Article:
Figure 3. Structural analysis of the pocket associated with cluster 4 across the three KIM-PTPs (HePTP, PTPSL and STEP). In the top panels the three KIM-PTPs are represented as surfaces, whilst in the bottom panels they are shown in cartoon format, with key residues shown as sticks and labelled accordingly. In both panels the colouring is as follows: KIM-PTP specific motifs K3 (orange), K5 (magenta), K6 (cyan), and K7 (blue).
The C5 cluster (Figure 4), binding across K5, K6 and K7, was the only example where binders showed higher affinity for STEP and ligands resided in the most drug-like space. Inspection of the C5 binding pocket for the three KIM-PTPs shows a deeper pocket for STEP that may afford higher binding affinity. A key residue at the bottom of the pocket is the phenylalanine residue of the K7 motif (Figure 4), a conserved residue across the KIM-PTPs that adopts the same conformation in all three proteins. The reason why PTP-SL ligands appear to have lower affinity is the presence of R467 that blocks access to F490 and results in a smaller opening of the pocket (Figure 4). This residue is an alanine in STEP, and in HePTP this region is a disordered loop instead of helical, thus leaving it more open to access the pocket (Figure 4). However, in HePTP, R241 at the top of the pocket partially obstructs access to F237. This residue is a serine in both PTP-SL and STEP (Figure 4).
Figure 4. Structural analysis of the pocket associated with cluster 5 across the three KIM-PTPs (HePTP, PTPSL and STEP). In the top panels the three KIM-PTPs are represented as surfaces, whilst in the bottom panels they are shown in cartoon format, with key residues shown as sticks and labelled accordingly. In both panels the colouring is as follows: KIM-PTP specific motifs K5 (magenta), K6 (cyan), and K7 (blue). In the bottom panel the difference in the conformation of the loop that forms the lip at the bottom entrance of the pocket is also coloured as follows: HePTP (orange), PTPSL (red), and STEP (yellow) to aid visualisation.
Another important difference between the three KIM-PTPs is the loop that forms a lip at the bottom entrance of the pocket (coloured yellow, red and orange for STEP, PTP-SL and HePTP, respectively, in Figure 4). The sequence of this eight-residue loop (ten residues in HePTP) is not conserved, and this is reflected on its conformation in the crystal structures. In HePTP, it adopts a wide-open conformation, leaving a larger pocket. In STEP, it adopts a more closed position, creating a deep pocket, and in PTP-SL it adopts an intermediate position. The binding site associated with C5 is the only cluster that may deliver selectivity for STEP over the other two KIM-PTPs, given the considerable differences in pocket architecture and sequence. This pocket also shows the highest druggability scores for all KIM-PTPs and the lowest percentage of polar residues.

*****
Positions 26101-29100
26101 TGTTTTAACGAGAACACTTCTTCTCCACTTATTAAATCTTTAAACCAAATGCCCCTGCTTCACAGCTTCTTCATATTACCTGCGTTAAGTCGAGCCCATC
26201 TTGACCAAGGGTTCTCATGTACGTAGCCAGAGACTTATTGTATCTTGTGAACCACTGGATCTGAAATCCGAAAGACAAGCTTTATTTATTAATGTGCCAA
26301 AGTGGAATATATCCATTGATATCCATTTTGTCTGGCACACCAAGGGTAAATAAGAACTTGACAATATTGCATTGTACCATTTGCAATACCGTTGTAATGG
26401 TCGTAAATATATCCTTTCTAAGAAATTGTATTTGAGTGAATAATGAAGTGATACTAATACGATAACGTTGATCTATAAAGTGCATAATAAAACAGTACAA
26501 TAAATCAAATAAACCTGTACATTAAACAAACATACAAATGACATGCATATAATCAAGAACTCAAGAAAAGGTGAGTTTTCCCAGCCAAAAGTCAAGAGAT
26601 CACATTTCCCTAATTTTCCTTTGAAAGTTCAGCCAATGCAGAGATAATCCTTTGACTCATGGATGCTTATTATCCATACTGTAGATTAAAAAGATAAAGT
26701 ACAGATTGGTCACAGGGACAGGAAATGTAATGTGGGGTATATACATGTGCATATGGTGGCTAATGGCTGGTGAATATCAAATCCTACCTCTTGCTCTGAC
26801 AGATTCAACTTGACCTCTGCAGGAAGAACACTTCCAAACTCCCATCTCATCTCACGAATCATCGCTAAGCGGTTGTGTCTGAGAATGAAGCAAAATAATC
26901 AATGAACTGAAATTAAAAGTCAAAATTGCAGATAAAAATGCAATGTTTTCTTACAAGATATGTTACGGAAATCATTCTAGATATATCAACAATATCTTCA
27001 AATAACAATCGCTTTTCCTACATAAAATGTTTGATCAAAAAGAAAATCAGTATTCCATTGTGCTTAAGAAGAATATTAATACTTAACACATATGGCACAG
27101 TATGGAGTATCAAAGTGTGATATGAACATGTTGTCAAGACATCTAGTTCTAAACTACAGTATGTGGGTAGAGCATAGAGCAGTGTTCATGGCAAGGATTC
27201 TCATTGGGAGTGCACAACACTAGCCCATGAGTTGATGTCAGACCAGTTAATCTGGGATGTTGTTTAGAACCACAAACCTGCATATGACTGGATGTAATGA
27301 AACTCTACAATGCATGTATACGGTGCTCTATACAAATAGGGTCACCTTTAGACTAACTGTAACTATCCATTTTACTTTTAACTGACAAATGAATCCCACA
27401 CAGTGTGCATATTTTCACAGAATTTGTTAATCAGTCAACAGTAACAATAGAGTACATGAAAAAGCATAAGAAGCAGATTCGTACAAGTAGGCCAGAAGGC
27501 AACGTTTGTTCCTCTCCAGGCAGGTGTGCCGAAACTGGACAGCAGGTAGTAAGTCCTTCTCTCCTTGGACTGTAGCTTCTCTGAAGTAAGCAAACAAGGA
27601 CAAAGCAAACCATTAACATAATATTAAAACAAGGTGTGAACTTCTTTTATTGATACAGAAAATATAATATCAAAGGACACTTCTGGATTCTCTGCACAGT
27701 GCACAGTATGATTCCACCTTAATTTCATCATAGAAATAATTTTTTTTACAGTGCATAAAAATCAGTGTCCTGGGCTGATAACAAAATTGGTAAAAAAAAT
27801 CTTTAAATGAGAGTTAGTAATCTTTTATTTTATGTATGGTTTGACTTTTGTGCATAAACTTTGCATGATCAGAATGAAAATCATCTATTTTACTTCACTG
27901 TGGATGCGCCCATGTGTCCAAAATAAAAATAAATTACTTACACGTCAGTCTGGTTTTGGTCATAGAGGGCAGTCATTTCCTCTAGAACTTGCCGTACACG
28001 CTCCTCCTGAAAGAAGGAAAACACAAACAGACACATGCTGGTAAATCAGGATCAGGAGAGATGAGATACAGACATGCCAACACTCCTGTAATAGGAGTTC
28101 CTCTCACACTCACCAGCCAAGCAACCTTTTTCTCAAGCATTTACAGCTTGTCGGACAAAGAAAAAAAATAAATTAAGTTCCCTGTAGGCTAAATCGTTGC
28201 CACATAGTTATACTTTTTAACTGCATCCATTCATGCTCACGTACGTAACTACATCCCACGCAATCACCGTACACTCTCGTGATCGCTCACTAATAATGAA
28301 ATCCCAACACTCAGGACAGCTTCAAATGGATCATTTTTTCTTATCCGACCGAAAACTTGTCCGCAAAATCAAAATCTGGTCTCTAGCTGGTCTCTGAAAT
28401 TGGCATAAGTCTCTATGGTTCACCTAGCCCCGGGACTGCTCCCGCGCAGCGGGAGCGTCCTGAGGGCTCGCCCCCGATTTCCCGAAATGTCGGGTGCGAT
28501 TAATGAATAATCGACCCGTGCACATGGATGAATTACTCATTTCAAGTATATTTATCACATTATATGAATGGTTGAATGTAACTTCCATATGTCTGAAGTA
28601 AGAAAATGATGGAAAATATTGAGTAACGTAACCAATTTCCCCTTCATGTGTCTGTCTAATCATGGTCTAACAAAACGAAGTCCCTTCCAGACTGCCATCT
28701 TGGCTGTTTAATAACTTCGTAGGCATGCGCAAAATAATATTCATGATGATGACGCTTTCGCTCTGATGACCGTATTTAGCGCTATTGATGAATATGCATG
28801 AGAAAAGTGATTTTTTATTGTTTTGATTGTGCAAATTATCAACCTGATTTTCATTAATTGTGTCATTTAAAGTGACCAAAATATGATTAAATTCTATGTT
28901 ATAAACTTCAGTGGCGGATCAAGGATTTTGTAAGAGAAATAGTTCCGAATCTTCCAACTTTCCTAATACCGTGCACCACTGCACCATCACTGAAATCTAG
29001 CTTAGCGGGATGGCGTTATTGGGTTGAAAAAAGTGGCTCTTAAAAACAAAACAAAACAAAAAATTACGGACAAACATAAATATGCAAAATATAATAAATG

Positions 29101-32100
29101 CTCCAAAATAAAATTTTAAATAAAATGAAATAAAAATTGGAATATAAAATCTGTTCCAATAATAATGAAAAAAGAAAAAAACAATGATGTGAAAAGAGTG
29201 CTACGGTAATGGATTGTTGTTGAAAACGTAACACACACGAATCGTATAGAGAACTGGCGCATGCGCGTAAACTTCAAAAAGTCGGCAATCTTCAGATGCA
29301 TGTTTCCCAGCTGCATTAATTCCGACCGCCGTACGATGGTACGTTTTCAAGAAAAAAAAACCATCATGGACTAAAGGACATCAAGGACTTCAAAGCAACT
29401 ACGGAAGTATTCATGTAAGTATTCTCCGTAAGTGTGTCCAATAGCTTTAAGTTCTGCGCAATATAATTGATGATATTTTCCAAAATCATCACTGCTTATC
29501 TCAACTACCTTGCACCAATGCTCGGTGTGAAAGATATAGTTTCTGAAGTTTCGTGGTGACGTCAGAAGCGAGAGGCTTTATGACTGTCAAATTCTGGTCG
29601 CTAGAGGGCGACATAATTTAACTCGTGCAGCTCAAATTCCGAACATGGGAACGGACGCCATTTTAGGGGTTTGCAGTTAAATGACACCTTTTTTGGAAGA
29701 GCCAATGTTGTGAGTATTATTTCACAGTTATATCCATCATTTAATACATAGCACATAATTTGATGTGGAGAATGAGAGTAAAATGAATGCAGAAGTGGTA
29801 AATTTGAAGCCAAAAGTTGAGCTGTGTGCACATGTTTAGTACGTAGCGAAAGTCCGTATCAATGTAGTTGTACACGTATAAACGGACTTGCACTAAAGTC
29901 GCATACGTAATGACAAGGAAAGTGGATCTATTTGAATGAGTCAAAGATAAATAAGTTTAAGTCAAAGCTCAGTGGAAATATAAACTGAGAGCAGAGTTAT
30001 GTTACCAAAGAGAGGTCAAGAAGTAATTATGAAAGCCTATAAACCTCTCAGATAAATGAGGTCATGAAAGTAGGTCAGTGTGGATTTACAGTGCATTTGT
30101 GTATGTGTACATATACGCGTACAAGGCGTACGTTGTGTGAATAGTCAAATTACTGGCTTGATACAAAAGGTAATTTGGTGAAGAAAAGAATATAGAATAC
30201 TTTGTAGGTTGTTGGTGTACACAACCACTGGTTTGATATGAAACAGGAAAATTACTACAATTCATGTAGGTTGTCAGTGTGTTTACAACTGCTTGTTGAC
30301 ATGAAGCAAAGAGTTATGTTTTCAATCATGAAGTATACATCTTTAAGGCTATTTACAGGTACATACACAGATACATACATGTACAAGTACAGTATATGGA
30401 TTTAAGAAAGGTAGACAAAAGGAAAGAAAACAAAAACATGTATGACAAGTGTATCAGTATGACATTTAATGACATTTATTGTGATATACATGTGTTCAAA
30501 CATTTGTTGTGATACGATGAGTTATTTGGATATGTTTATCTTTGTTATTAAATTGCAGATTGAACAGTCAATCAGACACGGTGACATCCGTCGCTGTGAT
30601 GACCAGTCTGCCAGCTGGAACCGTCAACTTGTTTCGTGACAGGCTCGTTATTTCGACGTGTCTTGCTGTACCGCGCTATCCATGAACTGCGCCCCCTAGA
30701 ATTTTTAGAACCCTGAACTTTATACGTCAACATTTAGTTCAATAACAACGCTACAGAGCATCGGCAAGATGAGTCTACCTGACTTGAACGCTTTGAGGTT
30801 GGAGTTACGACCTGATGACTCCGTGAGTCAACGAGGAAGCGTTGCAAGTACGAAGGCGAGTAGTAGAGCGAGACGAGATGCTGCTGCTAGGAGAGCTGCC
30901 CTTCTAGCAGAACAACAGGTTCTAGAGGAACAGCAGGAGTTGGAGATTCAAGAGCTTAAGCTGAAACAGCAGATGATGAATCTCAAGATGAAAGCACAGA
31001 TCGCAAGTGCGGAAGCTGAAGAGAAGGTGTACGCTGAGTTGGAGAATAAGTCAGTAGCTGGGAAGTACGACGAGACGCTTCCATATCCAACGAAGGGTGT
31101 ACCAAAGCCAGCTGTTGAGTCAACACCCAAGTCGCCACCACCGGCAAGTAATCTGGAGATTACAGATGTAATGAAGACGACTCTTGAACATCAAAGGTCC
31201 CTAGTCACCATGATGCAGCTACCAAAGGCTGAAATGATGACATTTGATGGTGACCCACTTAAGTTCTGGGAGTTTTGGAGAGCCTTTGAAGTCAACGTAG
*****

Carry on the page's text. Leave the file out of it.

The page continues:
Finally, the highest affinity binders in C6 were those that targeted HePTP, whilst STEP binders had the lowest affinity and resided in the least drug-like chemical–biological space. The differences in surface topography at the C6 binding site can be explained when considering the conformation of the WPD-loop and its position in respect to the helix that precedes the K3 motif (Figure 5A). In the case of HePTP and PTP-SL, the WPD-loop is far away from the helix (>9 Å), thus generating space for a larger pocket (Figure 5B,D). For STEP, the loop is considerably closer to the helix (<7 Å), thus splitting the pocket into two smaller pockets C6 and C6′ (Figure 5C).
Figure 5. Structural analysis of the pocket associated with cluster 6 across the three KIM-PTPs (HePTP, PTPSL and STEP). (A) Different conformations of the WPD loop across the KIM-PTPs are shown in cartoon format. (BD) The effect of the position of WPD-loop on the size and shape of the pocket associated with cluster 6 is shown, with the three KIM-PTPs being represented as surfaces. The colouring is as follows: the K8 motif is green, whilst the WPD loop is coloured orange (HePTP), yellow (STEP), and red (PTP-SL).
Furthermore, the C6 and C6′ sites in STEP contained a much higher percentage of polar residues, thus ligands there reside in the least favoured chemical–biological space (bottom-left quadrant of the NSEI/nBEI plot) (Figure 2D). Exploiting this pocket for inhibitor development may afford selectivity to HePTP and PTP-SL over STEP. Further to this, selectivity may be possible between HePTP and PTP-SL given the differences in size and shape of the C6-site between both proteins. However, all pockets associated with C6 have poor druggability scores relative to the pockets associated with C4 and C5 (Table 2).

5. Blind Docking Clusters Are Subfamily Specific